Swiss Cheese Star Battle

Star Battle is one of my favorite puzzle types. The rules are simple: put two stars in each row, column, and bold region (one star per cell). In addition, stars cannot be neighbors, even diagonally.

My son, Sergei Bernstein, recently designed a Star Battle with a beautiful solve path. This is my favorite Star Battle so far. I like its title too: Swiss Cheese.

Swiss Cheese Star Battle

You can also solve it at the puzz.link Star Battle player.


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Our Familect Story

A familect is a portmanteau word formed by squashing together two words: family and dialect. It means words that a family uses that are not a part of a standard vocabulary. This story is about two words that my son Sergei invented, and twenty years later, my family still uses them.

As you might know, I was married three times, and I have two sons, from two different fathers. These fathers were also married several times and had other children. My two sons are half-brothers, and they also have half-siblings through their fathers. Thus a half-sister of a half-brother became a quarter-sister. Inventing this term was quite logical for a son of two mathematicians.

As you can imagine, our family tree is complicated. One day Sergei pointed out that our tree doesn’t look like a standard tree and called it a family bush.

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A Splashy Math Problem

A problem from the 2021 Moscow Math Olympiad went viral on Russian math channels. The author is Dmitry Krekov.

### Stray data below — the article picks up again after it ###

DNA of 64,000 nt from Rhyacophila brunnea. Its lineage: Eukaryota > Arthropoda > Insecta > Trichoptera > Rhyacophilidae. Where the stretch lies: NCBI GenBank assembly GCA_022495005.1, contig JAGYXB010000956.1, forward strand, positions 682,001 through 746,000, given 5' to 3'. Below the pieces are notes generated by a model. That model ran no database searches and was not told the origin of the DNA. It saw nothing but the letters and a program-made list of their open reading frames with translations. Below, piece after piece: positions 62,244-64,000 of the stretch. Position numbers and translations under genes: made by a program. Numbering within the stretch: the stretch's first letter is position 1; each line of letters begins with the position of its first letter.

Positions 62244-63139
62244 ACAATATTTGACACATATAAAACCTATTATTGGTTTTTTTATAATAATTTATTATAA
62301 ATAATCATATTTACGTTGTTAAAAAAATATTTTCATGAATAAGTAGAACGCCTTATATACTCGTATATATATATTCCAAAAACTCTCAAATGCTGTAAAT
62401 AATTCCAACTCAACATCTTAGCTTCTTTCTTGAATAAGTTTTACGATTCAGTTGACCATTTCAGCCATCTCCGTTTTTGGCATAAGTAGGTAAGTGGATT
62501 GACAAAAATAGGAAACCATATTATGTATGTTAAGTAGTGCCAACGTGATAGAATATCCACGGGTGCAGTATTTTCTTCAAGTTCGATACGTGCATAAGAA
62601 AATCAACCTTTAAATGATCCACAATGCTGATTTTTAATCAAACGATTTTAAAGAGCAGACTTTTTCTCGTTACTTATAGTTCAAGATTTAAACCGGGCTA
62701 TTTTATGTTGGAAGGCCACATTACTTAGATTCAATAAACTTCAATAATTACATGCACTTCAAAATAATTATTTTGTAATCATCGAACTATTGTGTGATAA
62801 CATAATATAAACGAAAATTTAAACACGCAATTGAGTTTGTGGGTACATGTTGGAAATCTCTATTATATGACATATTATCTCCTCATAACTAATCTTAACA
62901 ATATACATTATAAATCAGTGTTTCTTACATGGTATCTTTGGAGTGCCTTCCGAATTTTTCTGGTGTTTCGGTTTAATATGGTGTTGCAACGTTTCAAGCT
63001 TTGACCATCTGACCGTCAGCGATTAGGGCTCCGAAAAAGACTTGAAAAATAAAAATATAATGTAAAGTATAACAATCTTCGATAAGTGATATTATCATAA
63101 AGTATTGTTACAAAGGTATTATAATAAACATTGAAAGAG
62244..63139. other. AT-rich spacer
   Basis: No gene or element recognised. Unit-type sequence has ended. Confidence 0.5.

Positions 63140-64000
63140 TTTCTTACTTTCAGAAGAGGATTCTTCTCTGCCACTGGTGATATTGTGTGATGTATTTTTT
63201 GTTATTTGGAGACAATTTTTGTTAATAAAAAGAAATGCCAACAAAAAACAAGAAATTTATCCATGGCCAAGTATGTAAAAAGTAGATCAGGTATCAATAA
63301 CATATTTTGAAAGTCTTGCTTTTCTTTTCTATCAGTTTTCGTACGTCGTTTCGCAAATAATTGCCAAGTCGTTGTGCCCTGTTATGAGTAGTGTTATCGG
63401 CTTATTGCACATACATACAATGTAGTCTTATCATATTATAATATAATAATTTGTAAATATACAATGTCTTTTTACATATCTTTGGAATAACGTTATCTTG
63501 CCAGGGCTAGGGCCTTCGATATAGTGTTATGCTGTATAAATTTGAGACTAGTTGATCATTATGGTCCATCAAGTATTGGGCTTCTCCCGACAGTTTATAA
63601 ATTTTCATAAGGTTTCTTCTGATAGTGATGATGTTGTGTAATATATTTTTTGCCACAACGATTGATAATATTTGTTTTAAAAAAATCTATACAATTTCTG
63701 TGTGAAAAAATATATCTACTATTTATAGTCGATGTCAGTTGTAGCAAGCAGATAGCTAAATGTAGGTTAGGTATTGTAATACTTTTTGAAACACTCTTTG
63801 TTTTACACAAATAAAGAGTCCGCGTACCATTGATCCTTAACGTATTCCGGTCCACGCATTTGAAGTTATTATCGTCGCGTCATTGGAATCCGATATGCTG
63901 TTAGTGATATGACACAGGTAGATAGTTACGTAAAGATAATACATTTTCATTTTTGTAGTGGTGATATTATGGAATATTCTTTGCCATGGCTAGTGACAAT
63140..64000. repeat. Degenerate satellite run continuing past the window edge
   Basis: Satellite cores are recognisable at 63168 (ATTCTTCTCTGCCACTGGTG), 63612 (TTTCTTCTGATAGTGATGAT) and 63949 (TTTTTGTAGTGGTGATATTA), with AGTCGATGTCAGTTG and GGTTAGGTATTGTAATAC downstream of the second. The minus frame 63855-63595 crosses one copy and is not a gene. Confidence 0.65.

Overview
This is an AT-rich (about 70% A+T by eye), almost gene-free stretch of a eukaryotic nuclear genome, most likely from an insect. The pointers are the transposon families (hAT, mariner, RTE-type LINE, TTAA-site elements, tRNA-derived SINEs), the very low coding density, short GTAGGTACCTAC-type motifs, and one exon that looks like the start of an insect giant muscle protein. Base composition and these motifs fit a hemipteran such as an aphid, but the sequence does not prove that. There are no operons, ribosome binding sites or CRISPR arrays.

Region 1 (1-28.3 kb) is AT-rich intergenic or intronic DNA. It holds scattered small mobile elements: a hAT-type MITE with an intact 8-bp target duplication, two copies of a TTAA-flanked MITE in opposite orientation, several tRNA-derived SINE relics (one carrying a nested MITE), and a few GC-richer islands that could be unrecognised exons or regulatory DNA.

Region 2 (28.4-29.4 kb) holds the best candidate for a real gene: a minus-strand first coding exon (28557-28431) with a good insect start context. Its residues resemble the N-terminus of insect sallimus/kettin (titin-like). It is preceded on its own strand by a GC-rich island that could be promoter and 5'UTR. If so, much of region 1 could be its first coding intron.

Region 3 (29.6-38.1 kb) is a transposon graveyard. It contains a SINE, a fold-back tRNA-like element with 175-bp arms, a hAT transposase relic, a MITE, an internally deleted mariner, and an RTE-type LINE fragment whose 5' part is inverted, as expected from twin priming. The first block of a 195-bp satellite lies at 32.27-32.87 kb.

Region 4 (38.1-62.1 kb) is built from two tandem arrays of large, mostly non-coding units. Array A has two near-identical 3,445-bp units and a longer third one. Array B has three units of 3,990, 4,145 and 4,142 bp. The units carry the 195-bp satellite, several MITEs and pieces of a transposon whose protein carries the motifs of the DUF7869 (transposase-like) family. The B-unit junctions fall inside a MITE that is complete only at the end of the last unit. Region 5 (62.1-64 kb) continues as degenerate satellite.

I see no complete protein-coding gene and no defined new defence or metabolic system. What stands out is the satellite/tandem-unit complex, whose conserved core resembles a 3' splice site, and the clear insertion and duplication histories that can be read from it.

Problem. Does there exist a number A so that for any natural number n, there exists a square of a natural number that differs from the ceiling of An by 2?

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I Miss John Conway

Yesterday I stumbled upon a picture of John Conway I completely forgot I had: it was saved in a wrong folder. The photo was taken at the MOVES conference in 2015. There is a third person in the original shot, but I do not remember her. I decided to cut her out as I didn’t know how to contact her for permission to post this photo.

Conway at MOVES conference 2015.

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The Anniversary Coin

Konstantin Knop, the world’s top authority on coin-weighing puzzles, suggested the following problem for the 2019 Russian Math Olympiad.

Puzzle. Eight out of sixteen coins are heavier than the rest and weigh 11 grams each. The other eight coins weigh 10 grams each. We do not know which coin is which, but one coin is conspicuously marked as an “Anniversary” coin. Can you figure out whether the Anniversary coin is heavier or lighter using a balance scale at most three times?

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Discover the Rule

Found the following cute puzzle on Facebook.

Puzzle. Discover the rule governing the following sequence to find the next term of the sequence: 8, 3, 4, 9, 3, 9, 8, 2, 4, 3.

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Build an All-red Cube

This is one of my favorite problems given at the 2017 Moscow Olympiad to grades 6 and 7. It was suggested by one of my favorite problem writers: Alexander Shapovalov.

Problem. We are given eight unit cubes. The third of the total number of their faces are blue, and the rest are red. We build a large cube out of these cubes so that exactly the third of the unit cube’s visible faces are red. Prove that you can use these cubes to build a large cube whose faces are entirely red.